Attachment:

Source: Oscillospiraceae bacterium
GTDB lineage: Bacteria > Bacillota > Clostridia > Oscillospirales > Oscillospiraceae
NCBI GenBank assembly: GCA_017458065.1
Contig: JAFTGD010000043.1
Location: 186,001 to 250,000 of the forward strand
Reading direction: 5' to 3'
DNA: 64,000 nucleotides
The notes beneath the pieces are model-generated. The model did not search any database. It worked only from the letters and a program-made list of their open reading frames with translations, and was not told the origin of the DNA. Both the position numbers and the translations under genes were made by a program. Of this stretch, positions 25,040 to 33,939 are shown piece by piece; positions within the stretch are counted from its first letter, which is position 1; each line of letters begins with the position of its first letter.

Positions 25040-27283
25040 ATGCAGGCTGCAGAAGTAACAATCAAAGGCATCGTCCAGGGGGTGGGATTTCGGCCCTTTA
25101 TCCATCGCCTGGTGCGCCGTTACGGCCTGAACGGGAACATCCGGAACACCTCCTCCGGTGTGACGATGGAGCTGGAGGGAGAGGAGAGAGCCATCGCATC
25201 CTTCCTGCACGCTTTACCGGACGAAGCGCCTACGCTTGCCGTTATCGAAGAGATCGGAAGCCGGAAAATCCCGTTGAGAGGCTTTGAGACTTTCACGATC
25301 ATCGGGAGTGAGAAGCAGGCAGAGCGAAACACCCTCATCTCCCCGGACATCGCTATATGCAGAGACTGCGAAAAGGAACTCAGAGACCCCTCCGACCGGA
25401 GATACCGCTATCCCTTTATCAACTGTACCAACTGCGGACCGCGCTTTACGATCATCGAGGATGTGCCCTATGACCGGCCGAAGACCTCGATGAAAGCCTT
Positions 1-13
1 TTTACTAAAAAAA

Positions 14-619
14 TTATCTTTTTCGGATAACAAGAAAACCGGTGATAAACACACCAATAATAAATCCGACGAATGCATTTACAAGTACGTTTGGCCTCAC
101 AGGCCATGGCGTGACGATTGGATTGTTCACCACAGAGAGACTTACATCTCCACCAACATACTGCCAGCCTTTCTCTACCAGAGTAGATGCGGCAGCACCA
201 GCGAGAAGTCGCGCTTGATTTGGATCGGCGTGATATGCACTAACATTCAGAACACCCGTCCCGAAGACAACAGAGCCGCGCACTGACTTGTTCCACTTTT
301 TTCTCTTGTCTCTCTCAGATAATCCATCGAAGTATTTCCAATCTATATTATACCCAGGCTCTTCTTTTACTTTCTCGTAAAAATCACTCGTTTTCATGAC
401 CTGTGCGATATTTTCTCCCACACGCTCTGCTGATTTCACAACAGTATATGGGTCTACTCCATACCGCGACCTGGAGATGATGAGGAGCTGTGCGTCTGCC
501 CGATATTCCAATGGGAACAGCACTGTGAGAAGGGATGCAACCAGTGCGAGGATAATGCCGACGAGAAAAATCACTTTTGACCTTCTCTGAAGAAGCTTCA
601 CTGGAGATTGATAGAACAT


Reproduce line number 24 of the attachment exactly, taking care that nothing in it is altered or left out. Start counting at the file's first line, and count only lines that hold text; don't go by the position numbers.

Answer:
601 CTGGAGATTGATAGAACAT